I am a person for whom words are very important. I was an English major in college, received a masters degree in Rhetoric, the art of language and argumentation, and did advanced graduate work in that field. I’ve worked as a reporter, editor, writing instructor, writing program administrator, tutor, and freelance writer. My Catholic LGBTQ ministry has primarily been involved with words: writing letters, giving talks, producing blog posts, developing written resources, speaking with people from all sorts of backgrounds.
But beyond my education and professional experience, language has always been a primary way for me to understand and relate to God. We are coming up on Trinity Sunday in a few days, which reminds me that God created the world by speaking it into existence, redeemed the world by the Word made flesh, and continues to inspire the world through a Spirit who is imagined as tongues of flame and who speaks diverse languages.
Because of my obsession with language, the closing of the epistle reading (2 Timothy 2: 8-15) from yesterday’s (Wednesday, June 3rd) liturgy made me sit up take notice. After an exhortation to remember the death and resurrection of Jesus, and to remain faithful to this reality, St. Paul writes:
“Remind people of these things
and charge them before God to stop disputing about words.
This serves no useful purpose since it harms those who listen.
Be eager to present yourself as acceptable to God,
a worker who causes no disgrace,
imparting the word of truth without deviation.”
“Stop disputing about words. This serves no useful purpose since it harms those who listen.” I thought to myself, “How can I do that? That is my life!” I think this reading is a good reminder to all of us involved in Catholic LGBTQ ministry and advocacy that we should monitor how we conduct our disputes and how we should be careful not to use our words to harm people–even, or perhaps especially, those with whom we disagree or whom oppress us and others.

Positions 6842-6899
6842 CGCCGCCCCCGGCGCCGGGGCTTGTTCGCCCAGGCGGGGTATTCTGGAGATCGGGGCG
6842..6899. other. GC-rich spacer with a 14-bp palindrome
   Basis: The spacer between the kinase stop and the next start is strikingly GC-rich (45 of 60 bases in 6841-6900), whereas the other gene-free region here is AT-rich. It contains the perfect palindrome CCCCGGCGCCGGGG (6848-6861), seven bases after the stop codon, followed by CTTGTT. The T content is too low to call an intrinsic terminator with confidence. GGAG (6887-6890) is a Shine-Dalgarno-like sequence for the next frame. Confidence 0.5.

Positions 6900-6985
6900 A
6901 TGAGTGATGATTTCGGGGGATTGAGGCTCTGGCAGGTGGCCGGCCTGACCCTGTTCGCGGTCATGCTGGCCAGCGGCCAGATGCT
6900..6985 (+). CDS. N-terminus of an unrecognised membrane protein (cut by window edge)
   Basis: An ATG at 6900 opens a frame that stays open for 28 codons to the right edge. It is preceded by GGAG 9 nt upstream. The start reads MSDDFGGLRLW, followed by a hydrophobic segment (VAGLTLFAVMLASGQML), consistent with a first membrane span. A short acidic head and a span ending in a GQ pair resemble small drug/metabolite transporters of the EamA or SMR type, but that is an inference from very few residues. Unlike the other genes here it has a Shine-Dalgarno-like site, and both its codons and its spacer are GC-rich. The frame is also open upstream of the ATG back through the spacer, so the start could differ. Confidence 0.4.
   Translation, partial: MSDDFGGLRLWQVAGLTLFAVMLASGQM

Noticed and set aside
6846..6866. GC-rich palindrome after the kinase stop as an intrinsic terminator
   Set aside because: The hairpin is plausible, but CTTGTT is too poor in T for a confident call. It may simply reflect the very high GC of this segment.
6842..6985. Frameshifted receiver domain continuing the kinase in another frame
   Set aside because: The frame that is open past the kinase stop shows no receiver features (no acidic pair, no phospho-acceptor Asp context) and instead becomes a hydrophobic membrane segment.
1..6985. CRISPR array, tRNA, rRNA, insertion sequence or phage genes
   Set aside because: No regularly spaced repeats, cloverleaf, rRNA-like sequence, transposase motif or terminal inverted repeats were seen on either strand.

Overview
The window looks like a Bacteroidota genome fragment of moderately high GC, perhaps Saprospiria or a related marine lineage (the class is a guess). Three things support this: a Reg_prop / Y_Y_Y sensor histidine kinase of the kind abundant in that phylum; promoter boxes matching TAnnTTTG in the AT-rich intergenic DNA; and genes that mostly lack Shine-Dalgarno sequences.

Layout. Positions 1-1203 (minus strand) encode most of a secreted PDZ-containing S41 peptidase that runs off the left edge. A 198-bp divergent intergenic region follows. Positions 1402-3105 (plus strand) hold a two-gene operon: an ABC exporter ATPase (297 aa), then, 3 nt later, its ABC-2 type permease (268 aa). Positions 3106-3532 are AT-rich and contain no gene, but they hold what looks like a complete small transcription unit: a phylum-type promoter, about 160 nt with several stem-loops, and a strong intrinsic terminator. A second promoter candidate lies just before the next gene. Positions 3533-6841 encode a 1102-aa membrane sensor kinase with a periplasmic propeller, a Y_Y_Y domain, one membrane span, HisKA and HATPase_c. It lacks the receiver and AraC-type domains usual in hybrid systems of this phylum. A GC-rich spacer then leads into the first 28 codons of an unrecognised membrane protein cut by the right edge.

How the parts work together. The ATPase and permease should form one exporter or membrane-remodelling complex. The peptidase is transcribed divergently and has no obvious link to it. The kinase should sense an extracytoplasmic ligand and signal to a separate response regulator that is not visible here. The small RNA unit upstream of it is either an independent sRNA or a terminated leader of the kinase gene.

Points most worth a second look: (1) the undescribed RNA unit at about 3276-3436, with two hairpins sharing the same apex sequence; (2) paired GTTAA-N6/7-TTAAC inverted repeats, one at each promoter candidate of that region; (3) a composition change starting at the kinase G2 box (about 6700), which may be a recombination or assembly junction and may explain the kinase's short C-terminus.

But I think this passage tells us more than that. While the first three lines tell us what NOT to do, the last three lines offer instruction on what we SHOULD do. These lines tell us that it is not our words, and not even necessarily our actions (which we sometimes think of as the powerful opposite of “words”) that are the most important way to live the Christian life. Instead, we are told to “present yourself as acceptable to God” and we should go about “imparting the word of truth without deviation.”
What these latter lines tell me is that my primary concern should not be about finding the right words and arguments to persuade other people. Rather, I should be looking inward at myself and working on making myself a better example to others. BUT, I should also stay faithful to what I know is true and not be swayed that what God has told me is wrong. I should continue to speak truth. That sounds like a nice message, and even a mentally and spiritually healthy one, but is it a strategy for making change? Can it help to reform church and society?
Don’t look to me for an answer! I’m the man who’s all about words. Yet, I do know that again and again, and from time immemorial, the single-most powerful factor that has caused people to overcome their homophobia and transphobia is by coming to personally know people who are LGBTQ and to see that their lives are ones that we recognize as “acceptable to God.” The personal encounter, more than any words or arguments, is what ultimately persuades people.
I also know that it is a good practice to not let others’ words harm me or force me to deviate from the path to which I trust God has called me. That does not mean I have to be loud or verbose about it. I simply just have to be. “Be the change you want to see in the world,” says the bumper sticker, in a message often attributed to Mahatma Gandhi.
Because it’s Pride month, we are going to hear and read a lot of words about LGBTQ people in the coming weeks and days. In fact, I confess that you are going to see a lot of those words right here on this blog. If the words are communicated with charity, they can affirm, encourage, and bless people–and those are important things to do with words. We should remember, though, that if we want to see a world and church that values LGBTQ people, the most important thing we can do is not ingest or express more and more words, but to live a life that is “acceptable to God” and to offer our “word of truth without deviation.” Those are the ultimate persuaders.
—Francis DeBernardo, New Ways Ministry, June 5, 2020